A Birmingham hospital trust has halted plans to scan its entire library of paper patient records.

Heart of England NHS Foundation Trust has gone back to paper notes for clinicians during consultations due because of issues with the speed of accessing scanned records, said the trust’s chief clinical information officer Dr Matthew Rooney at EHI Live 2015.

The trust announced in January 2012 that it planned to scan all of its 1.7 million paper patient records by 2015 as part of a five year contract with EDM Group.

At the time, the Heart of England medical director, Dr Roger Stedman, said the move was part of the trust's push to improve patient safety as there were issues with clinicians having access to medical records during patient consultations.

In a statement to Digital Health News, Jonathan Rex, interim director of ICT at Heart of England said: “Due to an internal review, and changes in the leadership structure at Heart of England NHS Foundation Trust, the trust has taken the decision to re-evaluate certain projects; including the patient record scanning project.

He added: “The trust is undertaking a wholescale review of its IT infrastructure and strategy.”

During the session at EHI Live, Rooney said the trust intended to scan hundreds of thousands of medical notes and millions of images so clinicians could have a complete set of notes when seeing a patient.

However, he said that the delivery of information on a clinicians’ screen was “just far too slow” for this to work in practice. The front-end used to view the digital records is the trust's web-based iCare portal, which has been developed internally.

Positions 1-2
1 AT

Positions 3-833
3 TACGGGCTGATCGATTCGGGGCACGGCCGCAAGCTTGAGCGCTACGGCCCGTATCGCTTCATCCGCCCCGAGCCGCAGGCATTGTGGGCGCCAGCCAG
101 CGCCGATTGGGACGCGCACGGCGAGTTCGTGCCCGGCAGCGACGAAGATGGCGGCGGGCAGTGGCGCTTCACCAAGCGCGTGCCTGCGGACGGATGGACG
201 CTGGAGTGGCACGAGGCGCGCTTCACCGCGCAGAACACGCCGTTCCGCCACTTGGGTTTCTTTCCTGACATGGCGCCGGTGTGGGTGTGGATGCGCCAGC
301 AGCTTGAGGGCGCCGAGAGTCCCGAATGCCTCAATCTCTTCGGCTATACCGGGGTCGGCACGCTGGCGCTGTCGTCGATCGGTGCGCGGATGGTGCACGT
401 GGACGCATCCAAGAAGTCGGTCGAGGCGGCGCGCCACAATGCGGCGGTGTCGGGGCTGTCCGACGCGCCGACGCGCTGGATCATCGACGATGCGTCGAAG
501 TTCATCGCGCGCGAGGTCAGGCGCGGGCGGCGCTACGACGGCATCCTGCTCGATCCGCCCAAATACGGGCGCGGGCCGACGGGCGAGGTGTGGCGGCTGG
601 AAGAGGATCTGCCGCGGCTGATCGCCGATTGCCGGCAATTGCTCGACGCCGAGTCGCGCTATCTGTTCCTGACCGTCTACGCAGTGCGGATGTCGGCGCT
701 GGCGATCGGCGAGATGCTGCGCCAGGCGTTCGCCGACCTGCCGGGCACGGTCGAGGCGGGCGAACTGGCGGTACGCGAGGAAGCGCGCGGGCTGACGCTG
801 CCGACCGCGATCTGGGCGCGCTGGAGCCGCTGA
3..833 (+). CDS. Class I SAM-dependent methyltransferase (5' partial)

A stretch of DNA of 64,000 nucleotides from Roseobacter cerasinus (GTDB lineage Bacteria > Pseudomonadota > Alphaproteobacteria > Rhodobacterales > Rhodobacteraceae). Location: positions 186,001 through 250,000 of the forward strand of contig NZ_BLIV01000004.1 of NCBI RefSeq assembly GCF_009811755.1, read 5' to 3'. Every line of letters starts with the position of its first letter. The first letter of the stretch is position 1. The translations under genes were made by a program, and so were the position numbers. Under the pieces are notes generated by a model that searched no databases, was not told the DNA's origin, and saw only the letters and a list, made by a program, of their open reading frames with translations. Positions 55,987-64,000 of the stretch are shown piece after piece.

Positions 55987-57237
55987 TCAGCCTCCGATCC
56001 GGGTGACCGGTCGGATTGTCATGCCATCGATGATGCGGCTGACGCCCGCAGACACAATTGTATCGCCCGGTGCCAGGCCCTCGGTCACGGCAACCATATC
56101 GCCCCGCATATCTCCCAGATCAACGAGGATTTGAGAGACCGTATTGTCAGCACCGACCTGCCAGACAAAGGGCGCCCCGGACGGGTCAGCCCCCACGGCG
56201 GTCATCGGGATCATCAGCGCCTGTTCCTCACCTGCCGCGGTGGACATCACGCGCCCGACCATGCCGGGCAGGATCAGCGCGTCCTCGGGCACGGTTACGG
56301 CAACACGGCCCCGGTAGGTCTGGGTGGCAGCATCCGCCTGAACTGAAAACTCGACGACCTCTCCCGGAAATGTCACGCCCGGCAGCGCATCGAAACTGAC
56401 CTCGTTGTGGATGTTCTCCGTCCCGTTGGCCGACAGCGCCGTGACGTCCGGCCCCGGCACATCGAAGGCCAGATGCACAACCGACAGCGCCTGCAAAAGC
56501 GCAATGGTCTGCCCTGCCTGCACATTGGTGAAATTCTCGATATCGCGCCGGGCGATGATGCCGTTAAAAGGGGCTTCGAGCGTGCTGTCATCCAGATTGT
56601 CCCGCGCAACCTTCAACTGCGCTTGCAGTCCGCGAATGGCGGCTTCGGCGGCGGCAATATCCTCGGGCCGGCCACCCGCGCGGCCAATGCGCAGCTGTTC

The trust has made other attempts to improve access to records, including the use of barcodes on paper records to make it easier to locate them.

Dr Afzal Chaudhry, chief clinical information officer at Cambridge University Hospitals NHS Foundation Trust was also at the session on clinical safety at EHI Live.

He said that his trust had also stopped scanning all paper records, suggesting that it would take 11 years to complete at the rate the trust was going.

He said it had found that for inpatient services, in 80% of cases clinicians weren’t even looking at the notes.

Cambridge University Hospitals stopped supplying legacy paper notes for inpatient services at the beginning of November, one year from going with live the Epic electronic patient record, although clinicians can still make requests to see specific notes.

The trust is also in the process of withdrawing paper notes from outpatients services, although around 40% of clinicians are still using these records, primarily those working in rare diseases.

Chaudhry said that the trust is working with clinicians so that the only scanned records are ones that are clinically meaningful. “The onus is on teams to go through notes and pull out what’s important.”